UBS chief signals tussle over big bank regulation

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Thousands of jobs will be at risk if plans for "too big to fail" regulation crimp Switzerland's biggest banks, UBS chief executive Oswald Gruebel warned in a newspaper interview on Friday.

Gruebel's comments opened up a public tussle a day after Swiss central bank chiefs warned that the "big banks" -- commonly regarded as UBS and Credit Suisse -- had not done enough on the issue despite significant reductions in their balance sheet.

The need for "too big to fail" regulation emerged after the financial crisis, amid fears that the collapse of huge banking congolomerates like Lehman Brothers in 2008 could bring down entire economies.

UBS was among the global banks to be hit the hardest by the crisis, plunging to a record 21.8 billion Swiss franc (19 billion dollars) loss in 2008 and relying on a government rescue package to pull out of trouble.

Gruebel told the daily Tages-Anzeiger that plans currently being studied would imply "fundamental change" for the business and force his banking giant to about double its capital base.

"It would put significant pressure on economic growth, there would be fewer loans because each bank would reduce its balance sheet," he said, noting that the new regulations were likely to be in force in five years' time.

"That would also mean that thousands of jobs would go and, for us, low-margin businesses would not be worth it."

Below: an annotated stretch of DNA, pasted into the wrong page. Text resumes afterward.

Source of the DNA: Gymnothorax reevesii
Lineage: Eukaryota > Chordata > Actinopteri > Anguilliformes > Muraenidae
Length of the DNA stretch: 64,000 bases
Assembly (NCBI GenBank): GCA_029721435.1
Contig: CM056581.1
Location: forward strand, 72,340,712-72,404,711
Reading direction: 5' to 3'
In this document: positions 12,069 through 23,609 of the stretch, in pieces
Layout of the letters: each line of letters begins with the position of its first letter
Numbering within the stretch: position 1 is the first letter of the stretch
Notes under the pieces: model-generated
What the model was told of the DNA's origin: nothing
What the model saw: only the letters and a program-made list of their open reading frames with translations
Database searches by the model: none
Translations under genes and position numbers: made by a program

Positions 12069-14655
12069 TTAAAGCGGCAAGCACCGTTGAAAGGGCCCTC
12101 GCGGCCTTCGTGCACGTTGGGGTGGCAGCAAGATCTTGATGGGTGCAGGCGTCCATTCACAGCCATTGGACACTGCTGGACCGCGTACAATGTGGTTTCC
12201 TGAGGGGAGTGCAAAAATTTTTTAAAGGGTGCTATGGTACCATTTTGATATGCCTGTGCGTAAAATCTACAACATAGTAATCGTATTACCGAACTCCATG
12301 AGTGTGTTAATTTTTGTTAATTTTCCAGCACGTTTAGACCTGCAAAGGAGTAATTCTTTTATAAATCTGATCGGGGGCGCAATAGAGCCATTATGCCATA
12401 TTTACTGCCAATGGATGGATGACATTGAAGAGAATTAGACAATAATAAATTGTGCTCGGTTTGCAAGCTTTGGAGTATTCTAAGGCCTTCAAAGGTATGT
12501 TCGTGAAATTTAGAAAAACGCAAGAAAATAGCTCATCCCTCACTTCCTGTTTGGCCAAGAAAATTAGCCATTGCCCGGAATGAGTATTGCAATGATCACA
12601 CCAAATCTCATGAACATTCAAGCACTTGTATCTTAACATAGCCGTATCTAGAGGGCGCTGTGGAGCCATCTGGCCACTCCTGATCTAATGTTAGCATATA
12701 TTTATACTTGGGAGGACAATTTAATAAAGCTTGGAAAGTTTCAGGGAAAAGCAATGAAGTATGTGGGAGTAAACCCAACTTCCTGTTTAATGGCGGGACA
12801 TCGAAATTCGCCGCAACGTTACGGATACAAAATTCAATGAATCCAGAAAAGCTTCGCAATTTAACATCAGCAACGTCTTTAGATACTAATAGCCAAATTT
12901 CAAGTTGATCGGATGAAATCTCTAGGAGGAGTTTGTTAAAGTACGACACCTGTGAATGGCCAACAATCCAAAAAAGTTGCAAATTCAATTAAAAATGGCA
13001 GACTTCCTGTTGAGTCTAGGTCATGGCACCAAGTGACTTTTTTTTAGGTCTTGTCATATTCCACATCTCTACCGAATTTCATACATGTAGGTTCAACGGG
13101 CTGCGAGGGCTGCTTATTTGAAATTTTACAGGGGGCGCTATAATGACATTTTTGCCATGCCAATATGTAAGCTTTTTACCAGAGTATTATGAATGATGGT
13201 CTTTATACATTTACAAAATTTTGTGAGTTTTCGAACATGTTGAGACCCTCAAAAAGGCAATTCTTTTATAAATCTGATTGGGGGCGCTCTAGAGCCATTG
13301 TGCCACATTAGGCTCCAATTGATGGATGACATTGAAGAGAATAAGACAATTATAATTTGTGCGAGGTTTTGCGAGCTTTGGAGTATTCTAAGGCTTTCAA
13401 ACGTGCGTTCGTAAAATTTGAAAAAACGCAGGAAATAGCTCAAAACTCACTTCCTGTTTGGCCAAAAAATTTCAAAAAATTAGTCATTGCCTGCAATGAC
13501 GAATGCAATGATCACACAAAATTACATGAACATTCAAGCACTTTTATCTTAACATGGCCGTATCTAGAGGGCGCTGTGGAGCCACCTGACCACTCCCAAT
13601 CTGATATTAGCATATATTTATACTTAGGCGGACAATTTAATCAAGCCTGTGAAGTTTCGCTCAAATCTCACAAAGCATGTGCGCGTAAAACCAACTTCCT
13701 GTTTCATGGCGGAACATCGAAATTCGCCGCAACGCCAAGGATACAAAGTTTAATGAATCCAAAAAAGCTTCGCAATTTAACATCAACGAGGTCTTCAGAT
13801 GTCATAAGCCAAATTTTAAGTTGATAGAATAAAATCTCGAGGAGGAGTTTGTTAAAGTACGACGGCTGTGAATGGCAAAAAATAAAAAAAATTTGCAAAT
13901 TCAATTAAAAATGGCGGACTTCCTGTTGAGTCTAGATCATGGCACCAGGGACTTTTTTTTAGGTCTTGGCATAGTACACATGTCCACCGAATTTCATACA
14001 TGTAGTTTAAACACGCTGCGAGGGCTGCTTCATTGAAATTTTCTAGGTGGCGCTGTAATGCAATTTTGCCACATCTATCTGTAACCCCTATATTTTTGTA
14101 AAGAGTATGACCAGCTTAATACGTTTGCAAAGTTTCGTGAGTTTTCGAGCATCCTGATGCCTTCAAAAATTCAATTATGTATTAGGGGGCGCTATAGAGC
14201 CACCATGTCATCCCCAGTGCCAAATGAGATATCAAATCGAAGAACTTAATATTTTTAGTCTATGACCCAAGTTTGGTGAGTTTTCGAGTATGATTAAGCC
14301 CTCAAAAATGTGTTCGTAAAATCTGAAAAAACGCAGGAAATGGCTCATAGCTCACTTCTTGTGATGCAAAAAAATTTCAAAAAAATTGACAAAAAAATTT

The UBS chief said two-thirds of the balance sheets of the big banks, about 1,500 billion francs, would have to be reorganised.

"In all that would mean that both big banks would need about 100 billion more in capital," he added.

On Thursday, Swiss central bank vice chairman Thomas Jordan said that big bank liabilities had been cut by the end of last year to just over four times Switzerland's GDP, compared to six times GDP at the end of 2008.

"Nevertheless, the big banks' share of markets relevant to the Swiss economy -- and hence their systemic importance remains just as high as before," Jordan told journalists.

"In other words Switzerland is still vulnerable and the need for action remains great."

Jordan said the Swiss National Bank fully supported the assessment of the commission of expert drawing up the "too big to fail" plans.

Gruebel suggested that solution might involve isolating branches abroad.

© 2010 AFP

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